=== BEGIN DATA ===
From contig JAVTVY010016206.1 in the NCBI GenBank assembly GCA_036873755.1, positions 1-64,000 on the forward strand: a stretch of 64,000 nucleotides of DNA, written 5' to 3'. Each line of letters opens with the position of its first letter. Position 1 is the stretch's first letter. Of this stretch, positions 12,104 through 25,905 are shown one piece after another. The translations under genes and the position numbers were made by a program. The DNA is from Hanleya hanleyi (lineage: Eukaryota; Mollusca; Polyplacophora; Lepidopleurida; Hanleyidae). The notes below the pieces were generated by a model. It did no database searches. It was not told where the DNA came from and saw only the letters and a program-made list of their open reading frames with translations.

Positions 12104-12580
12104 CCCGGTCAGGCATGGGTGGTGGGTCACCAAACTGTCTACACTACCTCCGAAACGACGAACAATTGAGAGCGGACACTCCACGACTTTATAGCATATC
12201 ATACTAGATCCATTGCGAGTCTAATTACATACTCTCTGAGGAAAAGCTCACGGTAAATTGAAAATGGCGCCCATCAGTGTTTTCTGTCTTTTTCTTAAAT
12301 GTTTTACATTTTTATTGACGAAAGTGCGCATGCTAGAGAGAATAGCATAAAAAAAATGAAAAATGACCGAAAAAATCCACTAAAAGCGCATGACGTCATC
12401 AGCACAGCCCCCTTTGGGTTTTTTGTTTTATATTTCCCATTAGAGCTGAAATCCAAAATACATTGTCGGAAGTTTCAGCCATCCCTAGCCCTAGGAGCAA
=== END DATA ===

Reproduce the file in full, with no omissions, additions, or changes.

From contig JAVTVY010016206.1 in the NCBI GenBank assembly GCA_036873755.1, positions 1-64,000 on the forward strand: a stretch of 64,000 nucleotides of DNA, written 5' to 3'. Each line of letters opens with the position of its first letter. Position 1 is the stretch's first letter. Of this stretch, positions 12,104 through 25,905 are shown one piece after another. The translations under genes and the position numbers were made by a program. The DNA is from Hanleya hanleyi (lineage: Eukaryota; Mollusca; Polyplacophora; Lepidopleurida; Hanleyidae). The notes below the pieces were generated by a model. It did no database searches. It was not told where the DNA came from and saw only the letters and a program-made list of their open reading frames with translations.

Positions 12104-12580
12104 CCCGGTCAGGCATGGGTGGTGGGTCACCAAACTGTCTACACTACCTCCGAAACGACGAACAATTGAGAGCGGACACTCCACGACTTTATAGCATATC
12201 ATACTAGATCCATTGCGAGTCTAATTACATACTCTCTGAGGAAAAGCTCACGGTAAATTGAAAATGGCGCCCATCAGTGTTTTCTGTCTTTTTCTTAAAT
12301 GTTTTACATTTTTATTGACGAAAGTGCGCATGCTAGAGAGAATAGCATAAAAAAAATGAAAAATGACCGAAAAAATCCACTAAAAGCGCATGACGTCATC
12401 AGCACAGCCCCCTTTGGGTTTTTTGTTTTATATTTCCCATTAGAGCTGAAATCCAAAATACATTGTCGGAAGTTTCAGCCATCCCTAGCCCTAGGAGCAA